View Question
Q: Species of curve generated by a deflected uniform rod ( Answered ,   1 Comment )
 Question
 Subject: Species of curve generated by a deflected uniform rod Category: Science > Math Asked by: g22-ga List Price: \$2.00 Posted: 30 Jul 2005 22:32 PDT Expires: 29 Aug 2005 22:32 PDT Question ID: 549952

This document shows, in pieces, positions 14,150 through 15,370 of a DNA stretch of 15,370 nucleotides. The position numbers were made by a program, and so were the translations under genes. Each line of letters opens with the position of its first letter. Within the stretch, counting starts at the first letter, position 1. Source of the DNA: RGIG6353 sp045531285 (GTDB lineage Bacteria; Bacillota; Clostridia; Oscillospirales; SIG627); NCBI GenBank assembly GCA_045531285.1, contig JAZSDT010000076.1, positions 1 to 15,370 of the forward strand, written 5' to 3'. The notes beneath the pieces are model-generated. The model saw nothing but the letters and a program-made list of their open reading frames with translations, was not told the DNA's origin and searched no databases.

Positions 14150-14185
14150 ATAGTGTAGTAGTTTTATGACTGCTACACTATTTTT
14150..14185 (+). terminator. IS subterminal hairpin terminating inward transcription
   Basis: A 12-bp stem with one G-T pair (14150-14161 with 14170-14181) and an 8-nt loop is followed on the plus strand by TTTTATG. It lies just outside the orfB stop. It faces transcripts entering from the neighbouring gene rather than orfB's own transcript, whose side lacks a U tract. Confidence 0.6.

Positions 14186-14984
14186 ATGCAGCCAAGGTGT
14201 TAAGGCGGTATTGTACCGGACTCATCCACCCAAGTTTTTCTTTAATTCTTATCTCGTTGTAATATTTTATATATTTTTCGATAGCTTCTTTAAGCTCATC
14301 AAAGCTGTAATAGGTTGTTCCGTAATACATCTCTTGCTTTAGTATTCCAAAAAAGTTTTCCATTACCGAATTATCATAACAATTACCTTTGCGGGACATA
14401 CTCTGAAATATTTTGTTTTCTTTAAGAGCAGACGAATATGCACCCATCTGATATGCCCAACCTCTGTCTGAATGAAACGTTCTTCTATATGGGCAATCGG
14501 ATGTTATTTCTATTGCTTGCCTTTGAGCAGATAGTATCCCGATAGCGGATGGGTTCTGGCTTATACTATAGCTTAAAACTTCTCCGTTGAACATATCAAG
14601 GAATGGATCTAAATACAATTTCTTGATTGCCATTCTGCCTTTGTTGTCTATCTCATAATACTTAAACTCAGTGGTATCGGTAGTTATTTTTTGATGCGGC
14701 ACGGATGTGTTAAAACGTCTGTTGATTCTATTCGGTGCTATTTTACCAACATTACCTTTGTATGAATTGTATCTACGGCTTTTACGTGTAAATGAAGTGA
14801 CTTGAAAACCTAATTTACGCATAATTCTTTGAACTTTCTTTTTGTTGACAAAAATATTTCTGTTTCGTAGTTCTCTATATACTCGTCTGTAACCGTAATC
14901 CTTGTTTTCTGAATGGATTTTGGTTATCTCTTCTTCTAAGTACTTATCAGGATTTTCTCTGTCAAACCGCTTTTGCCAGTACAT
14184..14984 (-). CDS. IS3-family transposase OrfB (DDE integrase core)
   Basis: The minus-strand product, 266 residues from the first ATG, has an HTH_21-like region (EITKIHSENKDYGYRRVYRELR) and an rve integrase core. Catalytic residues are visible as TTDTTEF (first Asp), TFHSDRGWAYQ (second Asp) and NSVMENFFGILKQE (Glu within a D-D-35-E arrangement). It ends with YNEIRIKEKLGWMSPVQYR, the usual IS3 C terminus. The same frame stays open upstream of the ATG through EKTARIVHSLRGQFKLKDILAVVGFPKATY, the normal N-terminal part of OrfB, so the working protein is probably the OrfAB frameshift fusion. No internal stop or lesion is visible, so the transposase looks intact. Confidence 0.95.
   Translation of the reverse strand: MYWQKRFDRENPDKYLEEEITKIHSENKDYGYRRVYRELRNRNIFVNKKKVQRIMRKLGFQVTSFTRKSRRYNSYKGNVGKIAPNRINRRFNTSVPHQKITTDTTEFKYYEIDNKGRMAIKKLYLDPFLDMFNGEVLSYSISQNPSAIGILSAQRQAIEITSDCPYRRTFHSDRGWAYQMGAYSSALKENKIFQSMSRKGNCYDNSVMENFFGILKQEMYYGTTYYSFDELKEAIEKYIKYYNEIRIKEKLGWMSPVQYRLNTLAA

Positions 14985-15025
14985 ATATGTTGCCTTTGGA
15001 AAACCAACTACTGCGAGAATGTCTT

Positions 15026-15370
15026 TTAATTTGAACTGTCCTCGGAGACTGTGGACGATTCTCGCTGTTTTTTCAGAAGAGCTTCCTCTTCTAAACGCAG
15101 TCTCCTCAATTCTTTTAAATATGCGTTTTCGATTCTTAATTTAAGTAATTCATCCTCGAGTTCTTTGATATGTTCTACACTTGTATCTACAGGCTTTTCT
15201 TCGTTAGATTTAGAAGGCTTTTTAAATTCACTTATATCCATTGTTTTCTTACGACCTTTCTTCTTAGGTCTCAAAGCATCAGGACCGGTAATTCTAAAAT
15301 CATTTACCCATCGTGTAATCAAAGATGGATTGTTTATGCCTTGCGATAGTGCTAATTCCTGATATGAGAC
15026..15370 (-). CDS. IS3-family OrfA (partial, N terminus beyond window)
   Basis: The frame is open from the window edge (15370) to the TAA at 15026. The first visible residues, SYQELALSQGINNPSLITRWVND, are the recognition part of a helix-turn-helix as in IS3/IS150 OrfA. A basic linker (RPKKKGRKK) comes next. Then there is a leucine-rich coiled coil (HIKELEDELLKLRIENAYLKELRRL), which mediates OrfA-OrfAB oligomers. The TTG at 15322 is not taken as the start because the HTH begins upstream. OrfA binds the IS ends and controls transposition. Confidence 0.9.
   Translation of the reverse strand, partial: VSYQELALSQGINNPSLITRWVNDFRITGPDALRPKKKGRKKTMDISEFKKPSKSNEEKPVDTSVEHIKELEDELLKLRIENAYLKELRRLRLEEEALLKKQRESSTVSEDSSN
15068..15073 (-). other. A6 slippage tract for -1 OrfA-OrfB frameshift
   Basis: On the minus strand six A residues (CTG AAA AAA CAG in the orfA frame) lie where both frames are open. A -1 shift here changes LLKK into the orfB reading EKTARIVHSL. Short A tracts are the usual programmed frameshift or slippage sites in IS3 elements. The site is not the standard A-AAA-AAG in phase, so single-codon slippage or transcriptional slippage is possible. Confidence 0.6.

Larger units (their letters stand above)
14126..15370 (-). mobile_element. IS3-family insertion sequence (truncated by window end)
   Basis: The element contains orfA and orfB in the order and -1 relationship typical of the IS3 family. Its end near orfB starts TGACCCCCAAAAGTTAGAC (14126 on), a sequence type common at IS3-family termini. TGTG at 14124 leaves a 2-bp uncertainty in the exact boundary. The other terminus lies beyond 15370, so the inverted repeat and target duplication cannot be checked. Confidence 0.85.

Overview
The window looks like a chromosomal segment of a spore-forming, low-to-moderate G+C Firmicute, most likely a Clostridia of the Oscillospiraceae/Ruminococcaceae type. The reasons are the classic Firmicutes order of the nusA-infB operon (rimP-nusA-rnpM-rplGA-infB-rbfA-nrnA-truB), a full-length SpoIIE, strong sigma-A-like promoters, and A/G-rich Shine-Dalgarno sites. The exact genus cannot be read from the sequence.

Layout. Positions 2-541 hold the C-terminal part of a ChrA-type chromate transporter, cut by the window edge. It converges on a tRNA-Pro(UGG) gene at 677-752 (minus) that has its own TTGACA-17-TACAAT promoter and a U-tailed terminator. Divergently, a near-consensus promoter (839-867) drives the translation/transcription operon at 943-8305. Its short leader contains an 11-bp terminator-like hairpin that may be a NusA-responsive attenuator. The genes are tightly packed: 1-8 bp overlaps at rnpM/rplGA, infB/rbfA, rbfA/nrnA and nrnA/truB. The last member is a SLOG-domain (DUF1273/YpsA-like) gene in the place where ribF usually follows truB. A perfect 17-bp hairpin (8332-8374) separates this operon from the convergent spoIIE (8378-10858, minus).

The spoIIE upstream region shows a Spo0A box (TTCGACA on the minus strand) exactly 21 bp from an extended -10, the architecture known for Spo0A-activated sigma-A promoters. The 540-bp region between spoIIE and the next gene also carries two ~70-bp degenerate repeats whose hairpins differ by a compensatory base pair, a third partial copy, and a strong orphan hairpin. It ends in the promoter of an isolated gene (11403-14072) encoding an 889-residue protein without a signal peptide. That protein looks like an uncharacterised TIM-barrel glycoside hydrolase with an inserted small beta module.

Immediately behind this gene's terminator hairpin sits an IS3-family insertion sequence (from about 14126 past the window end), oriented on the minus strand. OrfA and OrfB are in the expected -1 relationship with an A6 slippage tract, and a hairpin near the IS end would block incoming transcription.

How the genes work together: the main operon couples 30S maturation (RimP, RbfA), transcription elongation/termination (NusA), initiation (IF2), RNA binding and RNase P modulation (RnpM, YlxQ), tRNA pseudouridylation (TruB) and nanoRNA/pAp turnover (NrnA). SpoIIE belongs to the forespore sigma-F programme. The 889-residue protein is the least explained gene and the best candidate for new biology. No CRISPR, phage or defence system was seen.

```Consider a straight and uniform rod extended from a frame (such as a flag pole mounted on the side of a building) that is loaded with a weight at the free end such that deflection occurs, bending the rod into a curve. In general terms, what kind of curve is exhibited by such deflecting rods? Any additional information related to the types of curves generated by deflecting uniform rods would be welcome.```